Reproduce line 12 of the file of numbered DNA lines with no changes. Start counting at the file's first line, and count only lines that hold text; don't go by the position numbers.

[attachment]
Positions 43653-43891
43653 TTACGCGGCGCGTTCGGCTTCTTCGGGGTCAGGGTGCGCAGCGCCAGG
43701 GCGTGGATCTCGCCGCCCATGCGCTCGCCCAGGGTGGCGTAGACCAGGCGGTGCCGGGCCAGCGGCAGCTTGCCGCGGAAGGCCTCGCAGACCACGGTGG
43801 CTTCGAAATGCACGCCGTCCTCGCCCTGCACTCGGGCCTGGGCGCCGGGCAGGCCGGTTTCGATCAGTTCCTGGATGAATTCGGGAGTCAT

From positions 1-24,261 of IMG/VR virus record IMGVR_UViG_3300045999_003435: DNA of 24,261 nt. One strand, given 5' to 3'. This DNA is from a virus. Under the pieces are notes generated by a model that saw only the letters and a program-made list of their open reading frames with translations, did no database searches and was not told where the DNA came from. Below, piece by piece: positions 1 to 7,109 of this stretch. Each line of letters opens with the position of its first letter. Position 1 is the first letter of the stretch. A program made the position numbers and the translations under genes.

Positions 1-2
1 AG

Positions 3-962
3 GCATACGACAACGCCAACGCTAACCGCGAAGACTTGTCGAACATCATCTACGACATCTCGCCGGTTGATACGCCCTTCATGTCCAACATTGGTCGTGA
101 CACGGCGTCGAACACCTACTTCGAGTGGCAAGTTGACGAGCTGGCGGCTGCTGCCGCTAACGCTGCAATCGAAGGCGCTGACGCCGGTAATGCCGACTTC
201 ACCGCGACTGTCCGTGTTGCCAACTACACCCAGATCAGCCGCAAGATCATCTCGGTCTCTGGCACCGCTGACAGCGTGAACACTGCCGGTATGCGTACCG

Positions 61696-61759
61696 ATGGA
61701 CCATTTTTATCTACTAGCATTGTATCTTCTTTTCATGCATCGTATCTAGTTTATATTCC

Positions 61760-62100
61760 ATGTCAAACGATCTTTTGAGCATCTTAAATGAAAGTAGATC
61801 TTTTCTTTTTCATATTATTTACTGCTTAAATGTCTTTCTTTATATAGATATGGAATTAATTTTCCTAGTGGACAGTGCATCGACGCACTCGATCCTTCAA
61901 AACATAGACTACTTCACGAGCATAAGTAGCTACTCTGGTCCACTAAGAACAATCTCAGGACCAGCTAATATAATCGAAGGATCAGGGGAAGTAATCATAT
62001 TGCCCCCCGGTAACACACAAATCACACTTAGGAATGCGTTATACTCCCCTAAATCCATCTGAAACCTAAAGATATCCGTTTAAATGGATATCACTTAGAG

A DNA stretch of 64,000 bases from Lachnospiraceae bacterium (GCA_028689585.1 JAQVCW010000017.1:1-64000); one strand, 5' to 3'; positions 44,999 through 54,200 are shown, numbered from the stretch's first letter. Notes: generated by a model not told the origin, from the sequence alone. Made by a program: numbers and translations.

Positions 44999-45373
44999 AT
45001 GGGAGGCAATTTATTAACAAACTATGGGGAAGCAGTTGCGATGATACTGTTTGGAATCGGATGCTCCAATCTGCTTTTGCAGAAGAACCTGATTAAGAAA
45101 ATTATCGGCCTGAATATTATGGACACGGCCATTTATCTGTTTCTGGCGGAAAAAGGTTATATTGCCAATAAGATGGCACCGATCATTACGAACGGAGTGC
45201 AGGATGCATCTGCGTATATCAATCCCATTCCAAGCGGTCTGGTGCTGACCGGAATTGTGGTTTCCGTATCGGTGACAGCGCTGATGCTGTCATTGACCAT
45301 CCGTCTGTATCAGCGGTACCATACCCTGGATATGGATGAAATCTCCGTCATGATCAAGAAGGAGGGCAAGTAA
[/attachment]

Positions 61696-61759